Abstract

You’re probably familiar with honeybees and bumblebees. But did you know that there are over 20,000 species of bees, and most of them are solitary? In worker honeybees, certain brain areas grow larger as the insects get older and have more experiences. We wanted to know if this was also the case for solitary bees. We studied a particular type of solitary carpenter bee named Ceratina calcarata. We collected female bees of three different ages. Then we measured their brains and other body parts under a microscope. As expected, older female bees had smaller ovaries and more worn wings. But surprisingly, older bees had smaller brains than younger bees. We think that female C. calcarata bees invest their energy and resources into reproduction, rather than growing bigger brains.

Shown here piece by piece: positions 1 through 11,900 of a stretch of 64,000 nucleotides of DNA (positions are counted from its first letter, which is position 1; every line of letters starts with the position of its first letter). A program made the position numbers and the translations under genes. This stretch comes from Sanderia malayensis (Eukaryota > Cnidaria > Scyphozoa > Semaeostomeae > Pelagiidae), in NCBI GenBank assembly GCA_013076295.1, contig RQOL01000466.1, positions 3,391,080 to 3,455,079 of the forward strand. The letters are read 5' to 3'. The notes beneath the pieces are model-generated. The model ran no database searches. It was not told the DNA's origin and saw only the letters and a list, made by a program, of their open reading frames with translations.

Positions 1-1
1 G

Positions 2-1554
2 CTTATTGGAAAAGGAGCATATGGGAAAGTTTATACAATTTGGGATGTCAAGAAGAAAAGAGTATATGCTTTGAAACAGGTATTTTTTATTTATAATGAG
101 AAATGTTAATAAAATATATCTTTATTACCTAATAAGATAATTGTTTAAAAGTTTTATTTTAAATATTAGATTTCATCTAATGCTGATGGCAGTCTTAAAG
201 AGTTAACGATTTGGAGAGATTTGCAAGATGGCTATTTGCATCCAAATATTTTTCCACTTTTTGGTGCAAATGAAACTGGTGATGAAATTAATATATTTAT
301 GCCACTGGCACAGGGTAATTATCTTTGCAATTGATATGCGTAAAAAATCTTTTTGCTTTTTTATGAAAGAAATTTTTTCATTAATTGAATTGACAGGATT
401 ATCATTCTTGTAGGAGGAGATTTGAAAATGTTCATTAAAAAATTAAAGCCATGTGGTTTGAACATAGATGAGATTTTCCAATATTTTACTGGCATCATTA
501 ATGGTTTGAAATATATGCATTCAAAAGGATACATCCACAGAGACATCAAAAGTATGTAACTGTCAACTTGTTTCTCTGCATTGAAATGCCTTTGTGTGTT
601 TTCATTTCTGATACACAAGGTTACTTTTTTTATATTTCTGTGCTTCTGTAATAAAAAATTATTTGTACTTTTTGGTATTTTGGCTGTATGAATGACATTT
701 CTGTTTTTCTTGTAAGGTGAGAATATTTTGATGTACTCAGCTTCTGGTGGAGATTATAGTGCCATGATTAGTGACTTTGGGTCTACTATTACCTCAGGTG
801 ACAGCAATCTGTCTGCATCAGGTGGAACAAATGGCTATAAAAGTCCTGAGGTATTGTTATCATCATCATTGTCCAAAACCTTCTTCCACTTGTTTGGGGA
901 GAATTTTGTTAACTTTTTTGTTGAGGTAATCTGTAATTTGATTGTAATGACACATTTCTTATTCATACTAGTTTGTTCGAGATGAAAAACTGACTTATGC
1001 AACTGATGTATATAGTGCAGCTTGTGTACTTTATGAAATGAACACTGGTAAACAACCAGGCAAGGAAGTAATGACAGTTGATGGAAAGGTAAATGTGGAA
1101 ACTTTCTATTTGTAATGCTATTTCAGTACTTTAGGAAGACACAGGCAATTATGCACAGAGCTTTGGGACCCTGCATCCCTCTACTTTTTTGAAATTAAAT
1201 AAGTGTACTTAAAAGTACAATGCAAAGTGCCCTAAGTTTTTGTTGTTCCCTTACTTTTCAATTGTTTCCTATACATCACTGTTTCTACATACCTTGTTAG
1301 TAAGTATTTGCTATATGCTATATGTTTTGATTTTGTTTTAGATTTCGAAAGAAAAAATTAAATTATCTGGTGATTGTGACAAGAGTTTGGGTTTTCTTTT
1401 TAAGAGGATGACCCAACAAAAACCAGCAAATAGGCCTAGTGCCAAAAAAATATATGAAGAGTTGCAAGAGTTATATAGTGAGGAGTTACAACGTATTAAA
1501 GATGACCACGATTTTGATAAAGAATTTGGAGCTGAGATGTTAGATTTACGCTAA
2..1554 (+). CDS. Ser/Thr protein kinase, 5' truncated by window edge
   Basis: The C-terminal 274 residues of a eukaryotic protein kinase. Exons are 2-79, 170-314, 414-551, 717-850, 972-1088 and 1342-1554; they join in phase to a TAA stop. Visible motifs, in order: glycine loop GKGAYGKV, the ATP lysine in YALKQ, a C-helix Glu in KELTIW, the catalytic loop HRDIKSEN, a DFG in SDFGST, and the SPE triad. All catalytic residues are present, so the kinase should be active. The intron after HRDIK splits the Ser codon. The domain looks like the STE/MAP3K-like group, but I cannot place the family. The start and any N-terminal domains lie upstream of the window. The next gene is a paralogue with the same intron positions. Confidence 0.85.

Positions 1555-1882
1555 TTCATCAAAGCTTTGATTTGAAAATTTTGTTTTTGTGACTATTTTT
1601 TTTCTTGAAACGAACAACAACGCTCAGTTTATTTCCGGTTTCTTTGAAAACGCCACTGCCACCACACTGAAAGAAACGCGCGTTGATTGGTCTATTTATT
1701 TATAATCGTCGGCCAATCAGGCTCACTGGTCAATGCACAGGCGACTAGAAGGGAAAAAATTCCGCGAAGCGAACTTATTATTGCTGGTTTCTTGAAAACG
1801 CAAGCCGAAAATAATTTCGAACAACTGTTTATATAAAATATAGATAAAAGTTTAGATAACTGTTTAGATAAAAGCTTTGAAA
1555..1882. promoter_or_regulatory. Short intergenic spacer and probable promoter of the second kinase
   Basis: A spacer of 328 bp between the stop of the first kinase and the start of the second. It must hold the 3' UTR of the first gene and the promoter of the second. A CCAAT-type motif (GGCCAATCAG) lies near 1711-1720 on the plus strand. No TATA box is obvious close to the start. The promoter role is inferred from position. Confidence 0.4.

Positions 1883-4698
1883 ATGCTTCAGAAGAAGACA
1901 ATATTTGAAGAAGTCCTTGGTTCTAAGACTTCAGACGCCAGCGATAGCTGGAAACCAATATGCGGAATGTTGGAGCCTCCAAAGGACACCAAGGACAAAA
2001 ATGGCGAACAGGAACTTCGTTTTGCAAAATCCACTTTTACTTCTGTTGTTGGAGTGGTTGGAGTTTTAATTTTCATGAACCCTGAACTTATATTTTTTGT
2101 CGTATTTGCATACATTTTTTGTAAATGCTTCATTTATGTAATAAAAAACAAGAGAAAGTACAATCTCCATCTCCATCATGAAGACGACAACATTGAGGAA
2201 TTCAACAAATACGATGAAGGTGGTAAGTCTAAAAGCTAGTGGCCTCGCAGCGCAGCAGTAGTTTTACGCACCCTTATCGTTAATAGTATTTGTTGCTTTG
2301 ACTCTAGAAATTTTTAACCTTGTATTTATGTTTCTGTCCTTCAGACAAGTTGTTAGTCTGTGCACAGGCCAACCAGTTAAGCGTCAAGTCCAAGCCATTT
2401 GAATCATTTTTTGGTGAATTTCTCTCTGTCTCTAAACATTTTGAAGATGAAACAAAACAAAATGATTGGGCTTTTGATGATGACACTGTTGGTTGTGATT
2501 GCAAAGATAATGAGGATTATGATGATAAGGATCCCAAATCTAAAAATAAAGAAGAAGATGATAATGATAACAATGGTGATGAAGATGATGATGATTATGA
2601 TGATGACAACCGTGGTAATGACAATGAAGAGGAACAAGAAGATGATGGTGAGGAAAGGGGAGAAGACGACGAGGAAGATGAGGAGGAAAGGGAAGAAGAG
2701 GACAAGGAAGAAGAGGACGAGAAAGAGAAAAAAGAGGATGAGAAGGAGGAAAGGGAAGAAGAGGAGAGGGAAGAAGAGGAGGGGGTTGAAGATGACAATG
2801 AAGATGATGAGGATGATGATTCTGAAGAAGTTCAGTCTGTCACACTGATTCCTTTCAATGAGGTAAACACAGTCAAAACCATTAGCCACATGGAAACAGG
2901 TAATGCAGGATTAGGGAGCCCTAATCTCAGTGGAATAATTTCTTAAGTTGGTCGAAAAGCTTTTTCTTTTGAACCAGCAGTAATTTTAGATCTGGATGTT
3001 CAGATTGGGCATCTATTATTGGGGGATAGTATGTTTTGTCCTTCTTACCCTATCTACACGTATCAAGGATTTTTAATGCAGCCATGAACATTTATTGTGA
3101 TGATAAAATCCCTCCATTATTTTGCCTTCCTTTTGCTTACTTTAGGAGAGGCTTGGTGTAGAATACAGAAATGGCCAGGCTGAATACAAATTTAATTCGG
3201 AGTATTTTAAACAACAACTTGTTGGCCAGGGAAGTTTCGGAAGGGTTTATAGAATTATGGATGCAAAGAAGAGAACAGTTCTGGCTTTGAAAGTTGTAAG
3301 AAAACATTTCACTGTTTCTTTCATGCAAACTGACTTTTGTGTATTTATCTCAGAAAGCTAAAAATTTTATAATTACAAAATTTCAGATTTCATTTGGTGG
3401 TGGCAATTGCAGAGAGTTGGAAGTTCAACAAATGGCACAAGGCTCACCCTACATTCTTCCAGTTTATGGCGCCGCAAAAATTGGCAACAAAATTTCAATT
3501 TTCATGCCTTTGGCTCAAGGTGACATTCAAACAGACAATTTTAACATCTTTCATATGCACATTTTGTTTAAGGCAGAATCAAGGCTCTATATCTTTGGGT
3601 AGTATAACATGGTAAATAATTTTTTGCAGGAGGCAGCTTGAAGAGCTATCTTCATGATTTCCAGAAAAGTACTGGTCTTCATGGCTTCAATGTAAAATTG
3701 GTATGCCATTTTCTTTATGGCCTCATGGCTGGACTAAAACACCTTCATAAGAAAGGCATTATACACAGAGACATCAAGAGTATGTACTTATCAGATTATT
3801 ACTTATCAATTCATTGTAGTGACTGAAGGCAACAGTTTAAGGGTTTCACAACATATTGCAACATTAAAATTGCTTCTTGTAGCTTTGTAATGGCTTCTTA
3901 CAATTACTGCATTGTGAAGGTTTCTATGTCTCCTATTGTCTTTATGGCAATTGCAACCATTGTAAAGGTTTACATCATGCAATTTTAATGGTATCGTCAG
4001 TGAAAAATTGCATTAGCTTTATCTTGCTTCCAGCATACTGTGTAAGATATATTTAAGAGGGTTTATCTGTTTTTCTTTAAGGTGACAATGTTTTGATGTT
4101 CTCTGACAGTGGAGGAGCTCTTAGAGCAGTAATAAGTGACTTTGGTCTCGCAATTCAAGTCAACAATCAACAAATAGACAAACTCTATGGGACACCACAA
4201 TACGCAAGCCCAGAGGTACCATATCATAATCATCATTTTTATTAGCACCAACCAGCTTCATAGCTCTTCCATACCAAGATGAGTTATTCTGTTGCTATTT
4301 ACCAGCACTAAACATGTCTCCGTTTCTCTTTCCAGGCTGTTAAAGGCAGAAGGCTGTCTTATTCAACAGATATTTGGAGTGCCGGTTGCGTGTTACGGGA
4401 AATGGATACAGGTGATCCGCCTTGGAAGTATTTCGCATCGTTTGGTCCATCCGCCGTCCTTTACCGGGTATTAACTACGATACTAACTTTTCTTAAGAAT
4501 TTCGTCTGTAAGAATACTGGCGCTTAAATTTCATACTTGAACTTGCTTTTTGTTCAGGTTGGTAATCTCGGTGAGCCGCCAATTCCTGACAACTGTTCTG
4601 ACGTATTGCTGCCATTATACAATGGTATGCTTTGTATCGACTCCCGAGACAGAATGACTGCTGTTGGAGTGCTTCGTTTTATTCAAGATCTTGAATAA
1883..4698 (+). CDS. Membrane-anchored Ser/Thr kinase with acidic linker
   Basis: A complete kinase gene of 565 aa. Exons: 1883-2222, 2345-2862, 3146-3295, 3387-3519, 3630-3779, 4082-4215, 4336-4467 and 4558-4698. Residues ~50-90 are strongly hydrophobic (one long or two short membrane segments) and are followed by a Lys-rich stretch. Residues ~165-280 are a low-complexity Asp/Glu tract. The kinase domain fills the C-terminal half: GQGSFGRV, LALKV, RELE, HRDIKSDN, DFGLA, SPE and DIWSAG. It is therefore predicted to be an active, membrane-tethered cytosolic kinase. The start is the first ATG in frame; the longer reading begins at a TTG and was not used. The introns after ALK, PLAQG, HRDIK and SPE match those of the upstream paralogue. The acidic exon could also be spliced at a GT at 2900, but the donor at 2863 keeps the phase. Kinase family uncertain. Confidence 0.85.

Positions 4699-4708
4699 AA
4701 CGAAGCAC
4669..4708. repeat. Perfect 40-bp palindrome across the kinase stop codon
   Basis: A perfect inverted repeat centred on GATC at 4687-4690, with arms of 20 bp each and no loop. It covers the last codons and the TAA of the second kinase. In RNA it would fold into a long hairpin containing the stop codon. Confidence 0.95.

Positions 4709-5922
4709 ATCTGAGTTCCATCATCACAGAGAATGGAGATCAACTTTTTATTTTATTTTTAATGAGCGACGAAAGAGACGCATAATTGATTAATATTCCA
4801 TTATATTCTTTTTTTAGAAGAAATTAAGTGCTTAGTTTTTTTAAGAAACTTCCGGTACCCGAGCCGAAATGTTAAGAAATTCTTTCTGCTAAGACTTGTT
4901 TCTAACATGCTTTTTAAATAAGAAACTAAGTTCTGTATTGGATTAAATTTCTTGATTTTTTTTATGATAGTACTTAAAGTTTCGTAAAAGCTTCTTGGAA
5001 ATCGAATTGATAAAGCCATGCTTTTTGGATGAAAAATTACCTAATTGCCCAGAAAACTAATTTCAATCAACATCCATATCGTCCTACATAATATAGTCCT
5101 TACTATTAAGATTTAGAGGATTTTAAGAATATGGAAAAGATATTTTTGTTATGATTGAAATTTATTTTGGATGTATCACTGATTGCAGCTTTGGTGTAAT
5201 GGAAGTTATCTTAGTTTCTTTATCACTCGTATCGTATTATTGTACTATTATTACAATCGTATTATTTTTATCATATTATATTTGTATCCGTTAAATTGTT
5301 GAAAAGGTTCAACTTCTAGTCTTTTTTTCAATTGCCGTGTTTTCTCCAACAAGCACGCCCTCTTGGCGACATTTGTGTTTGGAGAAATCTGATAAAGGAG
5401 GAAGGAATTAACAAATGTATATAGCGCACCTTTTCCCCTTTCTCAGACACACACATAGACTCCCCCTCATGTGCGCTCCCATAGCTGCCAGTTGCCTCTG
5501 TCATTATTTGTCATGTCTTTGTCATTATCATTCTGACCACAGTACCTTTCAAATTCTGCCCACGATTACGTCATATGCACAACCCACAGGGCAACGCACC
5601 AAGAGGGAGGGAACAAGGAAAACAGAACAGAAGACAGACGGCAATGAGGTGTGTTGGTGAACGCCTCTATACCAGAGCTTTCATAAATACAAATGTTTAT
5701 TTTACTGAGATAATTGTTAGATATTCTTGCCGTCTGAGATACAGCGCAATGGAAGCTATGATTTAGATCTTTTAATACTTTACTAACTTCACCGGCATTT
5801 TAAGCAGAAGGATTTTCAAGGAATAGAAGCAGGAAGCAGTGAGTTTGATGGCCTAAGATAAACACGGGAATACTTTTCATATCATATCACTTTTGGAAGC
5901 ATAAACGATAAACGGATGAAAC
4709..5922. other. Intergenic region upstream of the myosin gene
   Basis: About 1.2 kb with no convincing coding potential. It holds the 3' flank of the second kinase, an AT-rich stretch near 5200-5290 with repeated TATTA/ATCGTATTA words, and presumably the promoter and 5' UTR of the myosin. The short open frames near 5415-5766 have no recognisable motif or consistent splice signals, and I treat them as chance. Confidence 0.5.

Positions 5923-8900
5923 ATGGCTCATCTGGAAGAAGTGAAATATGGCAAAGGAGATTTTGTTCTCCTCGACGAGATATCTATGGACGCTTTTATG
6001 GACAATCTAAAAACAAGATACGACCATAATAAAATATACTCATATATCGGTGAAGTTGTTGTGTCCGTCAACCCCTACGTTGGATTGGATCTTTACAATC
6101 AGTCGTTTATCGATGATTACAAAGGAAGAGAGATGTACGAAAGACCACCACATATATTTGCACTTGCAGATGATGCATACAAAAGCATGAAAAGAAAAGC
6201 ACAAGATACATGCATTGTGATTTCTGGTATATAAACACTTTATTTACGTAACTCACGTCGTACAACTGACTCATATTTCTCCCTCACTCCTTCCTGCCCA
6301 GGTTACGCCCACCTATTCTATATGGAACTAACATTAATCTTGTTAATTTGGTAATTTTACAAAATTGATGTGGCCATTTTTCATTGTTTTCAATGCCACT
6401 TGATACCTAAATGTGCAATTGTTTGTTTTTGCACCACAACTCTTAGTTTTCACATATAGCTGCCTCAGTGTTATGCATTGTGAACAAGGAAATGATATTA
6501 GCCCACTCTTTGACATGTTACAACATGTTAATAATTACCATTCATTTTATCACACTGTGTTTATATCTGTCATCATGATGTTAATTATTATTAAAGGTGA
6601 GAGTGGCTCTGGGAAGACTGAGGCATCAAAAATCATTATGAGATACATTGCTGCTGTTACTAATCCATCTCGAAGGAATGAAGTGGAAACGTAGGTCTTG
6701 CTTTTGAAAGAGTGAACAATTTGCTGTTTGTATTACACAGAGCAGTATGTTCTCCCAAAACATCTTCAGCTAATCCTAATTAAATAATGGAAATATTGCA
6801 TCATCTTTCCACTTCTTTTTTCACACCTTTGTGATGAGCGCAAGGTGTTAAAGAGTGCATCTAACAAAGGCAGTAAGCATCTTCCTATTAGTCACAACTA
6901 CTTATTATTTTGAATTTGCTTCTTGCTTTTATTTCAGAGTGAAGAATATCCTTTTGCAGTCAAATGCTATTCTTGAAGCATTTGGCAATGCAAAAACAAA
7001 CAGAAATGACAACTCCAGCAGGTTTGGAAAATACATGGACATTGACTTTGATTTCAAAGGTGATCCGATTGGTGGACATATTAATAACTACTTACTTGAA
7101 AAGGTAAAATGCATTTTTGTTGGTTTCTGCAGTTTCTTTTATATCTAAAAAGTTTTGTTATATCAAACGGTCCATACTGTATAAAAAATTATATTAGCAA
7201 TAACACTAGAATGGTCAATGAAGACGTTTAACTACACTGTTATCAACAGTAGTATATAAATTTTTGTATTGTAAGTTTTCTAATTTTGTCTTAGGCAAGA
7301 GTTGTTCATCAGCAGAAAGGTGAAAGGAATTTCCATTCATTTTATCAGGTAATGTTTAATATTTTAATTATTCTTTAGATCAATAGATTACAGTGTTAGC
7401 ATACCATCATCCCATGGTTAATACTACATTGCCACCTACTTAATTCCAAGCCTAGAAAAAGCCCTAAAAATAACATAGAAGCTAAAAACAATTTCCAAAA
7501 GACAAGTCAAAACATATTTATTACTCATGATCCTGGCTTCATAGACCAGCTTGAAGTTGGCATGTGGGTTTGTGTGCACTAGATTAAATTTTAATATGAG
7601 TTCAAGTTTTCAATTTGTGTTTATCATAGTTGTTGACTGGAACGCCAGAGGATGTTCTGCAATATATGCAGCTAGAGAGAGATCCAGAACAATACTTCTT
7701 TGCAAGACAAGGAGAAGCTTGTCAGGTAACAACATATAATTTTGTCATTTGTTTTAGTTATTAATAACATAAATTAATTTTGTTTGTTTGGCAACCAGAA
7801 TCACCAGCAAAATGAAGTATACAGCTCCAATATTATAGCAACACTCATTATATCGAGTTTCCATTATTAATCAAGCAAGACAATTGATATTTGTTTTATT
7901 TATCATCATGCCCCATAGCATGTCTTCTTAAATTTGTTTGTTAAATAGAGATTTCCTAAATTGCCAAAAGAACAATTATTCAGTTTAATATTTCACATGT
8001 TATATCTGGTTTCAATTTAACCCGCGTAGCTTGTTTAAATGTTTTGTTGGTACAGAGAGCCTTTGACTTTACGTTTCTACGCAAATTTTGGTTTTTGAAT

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Summary of research
Scientists wondered if the brains of solitary bees grow larger as they age, like the brains of honeybees do.
Reading level
Scientific field
Key words
NGSS standards
AP Environmental science topics
IB Biology topics
Scientific methods
Type of figure
Location of research
Scientist Affiliation
Publication date
August 2022

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